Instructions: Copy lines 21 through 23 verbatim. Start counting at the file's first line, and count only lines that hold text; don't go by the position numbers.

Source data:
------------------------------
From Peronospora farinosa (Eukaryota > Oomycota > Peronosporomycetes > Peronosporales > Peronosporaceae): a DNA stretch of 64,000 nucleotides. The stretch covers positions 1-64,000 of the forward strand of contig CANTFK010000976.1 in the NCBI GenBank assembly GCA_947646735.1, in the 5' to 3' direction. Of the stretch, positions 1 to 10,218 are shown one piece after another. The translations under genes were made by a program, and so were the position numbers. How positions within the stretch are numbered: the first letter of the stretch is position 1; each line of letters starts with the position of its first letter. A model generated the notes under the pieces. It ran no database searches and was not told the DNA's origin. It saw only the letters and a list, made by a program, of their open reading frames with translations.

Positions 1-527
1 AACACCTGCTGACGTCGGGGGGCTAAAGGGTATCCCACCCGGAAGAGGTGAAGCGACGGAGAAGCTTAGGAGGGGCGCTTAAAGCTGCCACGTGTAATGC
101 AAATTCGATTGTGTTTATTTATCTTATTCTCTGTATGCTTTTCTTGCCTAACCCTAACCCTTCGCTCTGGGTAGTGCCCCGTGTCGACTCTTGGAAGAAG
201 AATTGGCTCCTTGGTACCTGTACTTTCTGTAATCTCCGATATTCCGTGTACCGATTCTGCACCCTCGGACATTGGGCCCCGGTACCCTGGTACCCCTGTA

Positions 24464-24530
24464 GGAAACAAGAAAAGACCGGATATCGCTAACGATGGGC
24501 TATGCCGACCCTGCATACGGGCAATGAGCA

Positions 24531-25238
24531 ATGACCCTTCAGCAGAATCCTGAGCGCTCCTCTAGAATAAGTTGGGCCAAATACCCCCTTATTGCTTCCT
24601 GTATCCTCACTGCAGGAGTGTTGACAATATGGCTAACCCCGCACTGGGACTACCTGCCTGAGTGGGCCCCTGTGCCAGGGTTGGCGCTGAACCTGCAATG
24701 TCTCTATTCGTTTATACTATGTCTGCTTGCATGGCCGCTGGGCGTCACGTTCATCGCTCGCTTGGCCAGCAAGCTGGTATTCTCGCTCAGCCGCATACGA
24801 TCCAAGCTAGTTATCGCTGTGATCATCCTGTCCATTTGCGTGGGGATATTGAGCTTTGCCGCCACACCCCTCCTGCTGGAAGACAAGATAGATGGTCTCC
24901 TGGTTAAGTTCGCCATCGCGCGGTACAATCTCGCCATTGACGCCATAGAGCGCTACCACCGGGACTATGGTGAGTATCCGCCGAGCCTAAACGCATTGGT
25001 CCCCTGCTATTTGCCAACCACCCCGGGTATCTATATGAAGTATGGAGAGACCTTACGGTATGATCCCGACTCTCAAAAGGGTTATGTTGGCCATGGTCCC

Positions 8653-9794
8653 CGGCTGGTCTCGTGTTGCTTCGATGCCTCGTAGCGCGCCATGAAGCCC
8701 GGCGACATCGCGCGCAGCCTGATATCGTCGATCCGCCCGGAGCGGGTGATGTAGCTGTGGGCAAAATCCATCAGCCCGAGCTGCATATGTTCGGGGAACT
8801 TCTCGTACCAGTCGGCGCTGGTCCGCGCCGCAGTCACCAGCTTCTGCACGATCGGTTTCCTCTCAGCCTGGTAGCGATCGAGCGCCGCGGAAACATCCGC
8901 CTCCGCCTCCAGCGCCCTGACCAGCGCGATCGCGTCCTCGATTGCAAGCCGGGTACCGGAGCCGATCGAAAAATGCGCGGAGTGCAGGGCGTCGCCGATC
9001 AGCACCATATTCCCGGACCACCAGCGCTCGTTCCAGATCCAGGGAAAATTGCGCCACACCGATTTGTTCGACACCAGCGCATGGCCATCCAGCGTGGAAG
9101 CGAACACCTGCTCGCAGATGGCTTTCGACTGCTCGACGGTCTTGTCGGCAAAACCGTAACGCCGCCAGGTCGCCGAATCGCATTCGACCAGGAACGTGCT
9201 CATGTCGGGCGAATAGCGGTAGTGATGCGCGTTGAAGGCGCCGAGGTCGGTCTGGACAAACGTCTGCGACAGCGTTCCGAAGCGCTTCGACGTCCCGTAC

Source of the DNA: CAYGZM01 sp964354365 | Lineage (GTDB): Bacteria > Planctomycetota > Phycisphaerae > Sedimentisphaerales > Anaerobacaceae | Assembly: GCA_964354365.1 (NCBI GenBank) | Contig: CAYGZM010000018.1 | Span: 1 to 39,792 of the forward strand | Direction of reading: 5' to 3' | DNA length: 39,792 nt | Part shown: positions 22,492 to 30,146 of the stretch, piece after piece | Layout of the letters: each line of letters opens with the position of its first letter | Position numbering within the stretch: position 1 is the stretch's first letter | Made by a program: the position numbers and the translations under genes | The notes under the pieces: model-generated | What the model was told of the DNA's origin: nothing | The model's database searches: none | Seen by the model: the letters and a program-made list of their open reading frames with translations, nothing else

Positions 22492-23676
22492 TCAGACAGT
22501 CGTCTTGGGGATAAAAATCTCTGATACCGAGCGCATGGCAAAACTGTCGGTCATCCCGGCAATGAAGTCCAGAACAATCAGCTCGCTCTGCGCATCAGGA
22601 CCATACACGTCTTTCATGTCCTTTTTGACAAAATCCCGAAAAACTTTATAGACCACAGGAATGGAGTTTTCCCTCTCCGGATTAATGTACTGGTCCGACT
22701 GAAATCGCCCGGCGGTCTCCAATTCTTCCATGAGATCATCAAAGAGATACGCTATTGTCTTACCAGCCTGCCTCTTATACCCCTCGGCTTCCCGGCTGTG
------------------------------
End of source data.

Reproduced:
9001 AGCACCATATTCCCGGACCACCAGCGCTCGTTCCAGATCCAGGGAAAATTGCGCCACACCGATTTGTTCGACACCAGCGCATGGCCATCCAGCGTGGAAG
9101 CGAACACCTGCTCGCAGATGGCTTTCGACTGCTCGACGGTCTTGTCGGCAAAACCGTAACGCCGCCAGGTCGCCGAATCGCATTCGACCAGGAACGTGCT
9201 CATGTCGGGCGAATAGCGGTAGTGATGCGCGTTGAAGGCGCCGAGGTCGGTCTGGACAAACGTCTGCGACAGCGTTCCGAAGCGCTTCGACGTCCCGTAC